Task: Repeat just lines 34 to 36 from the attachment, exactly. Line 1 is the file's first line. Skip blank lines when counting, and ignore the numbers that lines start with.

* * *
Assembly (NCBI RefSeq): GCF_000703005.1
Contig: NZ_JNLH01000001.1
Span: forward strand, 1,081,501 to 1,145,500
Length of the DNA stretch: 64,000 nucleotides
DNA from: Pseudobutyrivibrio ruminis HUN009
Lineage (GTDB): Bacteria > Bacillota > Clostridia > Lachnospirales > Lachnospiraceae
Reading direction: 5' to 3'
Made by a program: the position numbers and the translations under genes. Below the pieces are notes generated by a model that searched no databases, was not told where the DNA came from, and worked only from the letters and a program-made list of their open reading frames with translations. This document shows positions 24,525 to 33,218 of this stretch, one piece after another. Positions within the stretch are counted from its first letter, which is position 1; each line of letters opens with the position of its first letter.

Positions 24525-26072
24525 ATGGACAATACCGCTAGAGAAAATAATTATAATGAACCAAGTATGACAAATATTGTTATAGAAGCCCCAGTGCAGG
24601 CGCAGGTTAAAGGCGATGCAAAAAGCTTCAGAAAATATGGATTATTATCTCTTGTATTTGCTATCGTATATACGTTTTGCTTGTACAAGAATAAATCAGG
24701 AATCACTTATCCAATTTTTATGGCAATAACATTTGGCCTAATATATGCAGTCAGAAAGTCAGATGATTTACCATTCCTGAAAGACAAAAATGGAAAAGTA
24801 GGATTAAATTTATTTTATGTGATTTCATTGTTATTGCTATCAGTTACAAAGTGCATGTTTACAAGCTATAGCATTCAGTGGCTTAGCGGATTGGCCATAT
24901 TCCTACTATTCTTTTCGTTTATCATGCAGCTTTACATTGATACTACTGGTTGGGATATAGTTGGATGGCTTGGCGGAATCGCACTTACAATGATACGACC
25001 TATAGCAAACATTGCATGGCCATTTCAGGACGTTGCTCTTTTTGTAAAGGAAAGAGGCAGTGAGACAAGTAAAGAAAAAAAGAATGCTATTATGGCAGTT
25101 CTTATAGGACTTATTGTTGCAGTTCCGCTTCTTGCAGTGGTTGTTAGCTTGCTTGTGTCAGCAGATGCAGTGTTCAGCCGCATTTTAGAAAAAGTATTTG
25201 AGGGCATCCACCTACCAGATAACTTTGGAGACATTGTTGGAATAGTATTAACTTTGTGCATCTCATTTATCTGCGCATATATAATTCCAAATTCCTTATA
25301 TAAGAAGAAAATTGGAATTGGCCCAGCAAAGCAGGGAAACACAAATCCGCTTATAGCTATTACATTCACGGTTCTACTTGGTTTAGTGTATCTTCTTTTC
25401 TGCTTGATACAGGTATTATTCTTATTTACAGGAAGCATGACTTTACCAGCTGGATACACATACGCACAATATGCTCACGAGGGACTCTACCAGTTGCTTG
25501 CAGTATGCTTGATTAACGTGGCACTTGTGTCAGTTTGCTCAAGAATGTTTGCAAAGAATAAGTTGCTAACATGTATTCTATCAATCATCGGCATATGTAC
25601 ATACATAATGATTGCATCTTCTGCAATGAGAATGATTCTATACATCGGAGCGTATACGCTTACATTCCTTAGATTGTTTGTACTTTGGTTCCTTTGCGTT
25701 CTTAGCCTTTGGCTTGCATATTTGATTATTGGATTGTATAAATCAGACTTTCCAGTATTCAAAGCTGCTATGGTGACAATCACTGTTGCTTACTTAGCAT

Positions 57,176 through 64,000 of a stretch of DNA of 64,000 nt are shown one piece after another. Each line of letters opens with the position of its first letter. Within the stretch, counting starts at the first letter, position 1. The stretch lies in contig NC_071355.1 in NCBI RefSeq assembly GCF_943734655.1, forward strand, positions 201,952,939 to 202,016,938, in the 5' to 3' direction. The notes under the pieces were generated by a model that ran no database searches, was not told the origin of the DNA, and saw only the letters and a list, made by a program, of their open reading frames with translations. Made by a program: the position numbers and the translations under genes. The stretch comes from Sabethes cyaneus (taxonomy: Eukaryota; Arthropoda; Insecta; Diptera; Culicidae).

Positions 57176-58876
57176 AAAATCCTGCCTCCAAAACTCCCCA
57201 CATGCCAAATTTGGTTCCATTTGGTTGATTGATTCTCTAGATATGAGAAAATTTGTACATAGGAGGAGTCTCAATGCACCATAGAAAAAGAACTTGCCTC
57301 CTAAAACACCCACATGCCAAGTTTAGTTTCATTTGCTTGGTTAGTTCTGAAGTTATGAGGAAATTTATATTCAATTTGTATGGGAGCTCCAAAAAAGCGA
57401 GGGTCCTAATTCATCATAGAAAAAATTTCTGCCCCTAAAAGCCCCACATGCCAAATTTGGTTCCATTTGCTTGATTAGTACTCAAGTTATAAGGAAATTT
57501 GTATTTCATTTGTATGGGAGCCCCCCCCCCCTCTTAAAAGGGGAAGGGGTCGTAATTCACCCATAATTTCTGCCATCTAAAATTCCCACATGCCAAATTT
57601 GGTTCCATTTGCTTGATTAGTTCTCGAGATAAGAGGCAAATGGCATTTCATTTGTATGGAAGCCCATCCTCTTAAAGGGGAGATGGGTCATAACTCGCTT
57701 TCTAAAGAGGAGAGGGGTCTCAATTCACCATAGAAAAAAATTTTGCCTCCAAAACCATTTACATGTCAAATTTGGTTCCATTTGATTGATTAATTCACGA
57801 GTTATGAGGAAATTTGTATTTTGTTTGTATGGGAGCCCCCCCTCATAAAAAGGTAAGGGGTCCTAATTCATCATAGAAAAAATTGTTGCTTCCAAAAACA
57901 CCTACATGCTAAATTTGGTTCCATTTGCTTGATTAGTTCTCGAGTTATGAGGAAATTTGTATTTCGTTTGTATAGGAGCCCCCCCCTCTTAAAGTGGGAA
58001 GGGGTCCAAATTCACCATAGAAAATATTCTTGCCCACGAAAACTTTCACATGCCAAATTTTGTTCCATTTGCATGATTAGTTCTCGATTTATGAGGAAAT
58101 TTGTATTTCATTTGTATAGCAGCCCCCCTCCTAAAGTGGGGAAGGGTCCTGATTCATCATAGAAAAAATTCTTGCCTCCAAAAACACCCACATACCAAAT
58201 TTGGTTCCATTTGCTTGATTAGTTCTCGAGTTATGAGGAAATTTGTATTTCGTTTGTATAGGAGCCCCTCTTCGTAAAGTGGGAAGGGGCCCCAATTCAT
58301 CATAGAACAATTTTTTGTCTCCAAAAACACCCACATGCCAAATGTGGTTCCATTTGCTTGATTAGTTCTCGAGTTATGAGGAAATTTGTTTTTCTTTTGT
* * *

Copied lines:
58001 GGGGTCCAAATTCACCATAGAAAATATTCTTGCCCACGAAAACTTTCACATGCCAAATTTTGTTCCATTTGCATGATTAGTTCTCGATTTATGAGGAAAT
58101 TTGTATTTCATTTGTATAGCAGCCCCCCTCCTAAAGTGGGGAAGGGTCCTGATTCATCATAGAAAAAATTCTTGCCTCCAAAAACACCCACATACCAAAT
58201 TTGGTTCCATTTGCTTGATTAGTTCTCGAGTTATGAGGAAATTTGTATTTCGTTTGTATAGGAGCCCCTCTTCGTAAAGTGGGAAGGGGCCCCAATTCAT